This workshop will focus on using materials that you have ready to hand. You can use any paper, and any mark-making implements that you have to hand.

Find more and register here

BEI Research seminar series

The Department of Business, Economics and Informatics is running a series of research-focused webinars over the summer term on a weekly basis until Friday 26th June.

To attend, please join using this Collaborate link at least 10 minutes before the start of the session. This link will be used for each seminar in the series.

Schedule for upcoming talks in the series:

Friday 29th May, 12pm – 1pm

  • Dr Muthu De Silva, “Does affective evaluation matter for the success of university-business collaborations? A sentiment analysis of university-business collaborative project reports”.

Friday 5th June, 12pm – 1pm

  • Dr Pam Yeow with Dr Danielle Tucker (Senior Lecturer in Management at the University of Essex), “Rethinking, ‘Rethinking Ethical Consumerism’”.

Friday 12th June, 12pm – 1pm

  • Dr Rebecca Whiting, “Digi-Housekeeping: The invisible work of flexibility”.

Friday 19th June, 12pm – 1pm

  • Prof. Alex Poulovassilis, “Managing missing and uncertain data on the UK Museum sector”.

Friday 26th June, 12pm – 1pm

  • Prof. Almuth McDowall, “The show must go on – career penalties and work-life balance in the performing arts”.

Opportunity: Researchers In Schools

Researchers in Schools (RIS) offers PhD researchers a unique funded route into teaching that is deliberately structured to make the most of their abilities, knowledge and experience.  RIS are looking to place trainees in schools from September 2020. To support your development as a teacher and to help you make your PhD accessible to your pupils, the programme offers several features and opportunities:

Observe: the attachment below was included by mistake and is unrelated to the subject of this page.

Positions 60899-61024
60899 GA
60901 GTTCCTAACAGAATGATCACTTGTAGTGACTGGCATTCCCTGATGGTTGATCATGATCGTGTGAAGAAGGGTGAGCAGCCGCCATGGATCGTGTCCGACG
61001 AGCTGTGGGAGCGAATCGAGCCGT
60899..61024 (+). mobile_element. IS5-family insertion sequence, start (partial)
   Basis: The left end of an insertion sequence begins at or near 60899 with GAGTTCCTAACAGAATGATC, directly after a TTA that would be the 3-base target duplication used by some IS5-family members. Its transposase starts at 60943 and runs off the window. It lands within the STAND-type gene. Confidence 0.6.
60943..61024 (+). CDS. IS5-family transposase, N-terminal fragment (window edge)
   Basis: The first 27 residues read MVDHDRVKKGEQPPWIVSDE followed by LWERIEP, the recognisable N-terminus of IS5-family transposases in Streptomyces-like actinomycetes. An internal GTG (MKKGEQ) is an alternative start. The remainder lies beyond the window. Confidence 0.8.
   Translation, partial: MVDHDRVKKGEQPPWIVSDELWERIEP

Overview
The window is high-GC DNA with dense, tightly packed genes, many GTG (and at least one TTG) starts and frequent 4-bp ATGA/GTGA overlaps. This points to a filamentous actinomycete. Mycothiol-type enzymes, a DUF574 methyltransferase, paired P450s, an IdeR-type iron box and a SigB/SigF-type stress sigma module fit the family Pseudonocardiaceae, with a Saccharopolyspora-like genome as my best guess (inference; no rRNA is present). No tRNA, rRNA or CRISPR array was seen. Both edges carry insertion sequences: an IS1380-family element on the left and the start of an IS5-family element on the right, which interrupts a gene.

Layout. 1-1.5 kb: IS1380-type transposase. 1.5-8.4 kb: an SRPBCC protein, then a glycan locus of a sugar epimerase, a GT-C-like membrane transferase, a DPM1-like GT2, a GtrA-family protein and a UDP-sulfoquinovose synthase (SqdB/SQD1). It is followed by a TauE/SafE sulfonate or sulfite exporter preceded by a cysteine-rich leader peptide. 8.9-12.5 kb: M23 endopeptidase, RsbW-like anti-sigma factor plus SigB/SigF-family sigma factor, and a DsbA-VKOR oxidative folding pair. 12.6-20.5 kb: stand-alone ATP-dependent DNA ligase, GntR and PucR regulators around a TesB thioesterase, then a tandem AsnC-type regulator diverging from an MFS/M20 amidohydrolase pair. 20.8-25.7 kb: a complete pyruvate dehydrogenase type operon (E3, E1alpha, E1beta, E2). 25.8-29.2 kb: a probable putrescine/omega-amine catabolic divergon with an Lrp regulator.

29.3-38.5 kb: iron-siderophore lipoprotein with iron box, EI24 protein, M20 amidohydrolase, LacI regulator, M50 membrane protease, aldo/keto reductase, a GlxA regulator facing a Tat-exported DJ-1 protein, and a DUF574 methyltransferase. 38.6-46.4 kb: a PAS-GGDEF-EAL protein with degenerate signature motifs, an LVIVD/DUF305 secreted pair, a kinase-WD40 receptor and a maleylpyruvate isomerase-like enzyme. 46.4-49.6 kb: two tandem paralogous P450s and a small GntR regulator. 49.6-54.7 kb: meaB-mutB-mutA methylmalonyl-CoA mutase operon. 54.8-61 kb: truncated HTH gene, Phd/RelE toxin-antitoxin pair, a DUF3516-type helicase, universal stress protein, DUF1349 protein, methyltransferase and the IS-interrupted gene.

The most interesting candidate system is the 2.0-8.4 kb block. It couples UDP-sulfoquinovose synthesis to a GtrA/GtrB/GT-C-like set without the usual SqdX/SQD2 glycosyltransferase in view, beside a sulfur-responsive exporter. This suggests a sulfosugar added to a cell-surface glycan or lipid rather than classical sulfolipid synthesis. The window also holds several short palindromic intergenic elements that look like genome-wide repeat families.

• Gain nationally-recognised teacher training qualifications by the end of the first year 
  • Complete our Research Leader in Education Award, a fully-funded, three-year programme of professional development designed around the PhD skill set 
  • Take one day of protected time each week to work towards the RLE and deliver Uni Pathways, a university-access intervention based on your PhD, aimed at increasing target pupils’ chances of attending a highly-selective university  
  • Receive honorary academic status at a research-intensive university, providing access to research facilities and a network of academic support  
  • Benefit from a dedicated programme officer who will provide you with one-to-one mentoring and coaching throughout
  • Receive competitive financial support, including generous funding options for your training year

Find out more and apply via the website.

Post-doctoral vacancy – SHaME (Sexual Harms and Medical Encounters)

Professor Joanna Bourke has asked us to make current PhD researchers aware of a three-year (full time) post-doctoral position at Birkbeck, starting in October 2020.

This position supports the SHaME project, which brings together an interdisciplinary team to investigate the medical and psychiatric aspects of sexual violence, including rape and sexual abuse.

Working in close collaboration with the team, the postdoctoral researcher will undertake research on any aspect of sexual violence that involves the medical and/or psychiatric professions.

The Fellow’s research should be linked to at least one of five research streams: medicine and the law of sexual violence; the role of medical professionals (including police surgeons, FMEs, nurses, physicians, psychiatrists, forensic scientists, and so on); psychiatric classification systems (sexual violence as conceptualized in psychiatric texts); psychiatric aftermaths of abuse; and child sexual abuse.

Please view the job listing if you are interested in this role. The application deadline is the 1st of May, for an interview date of the 8th of June.

CHASE Training opportunities for all Arts and Humanities PhD Students at Birkbeck

Auraldiversities series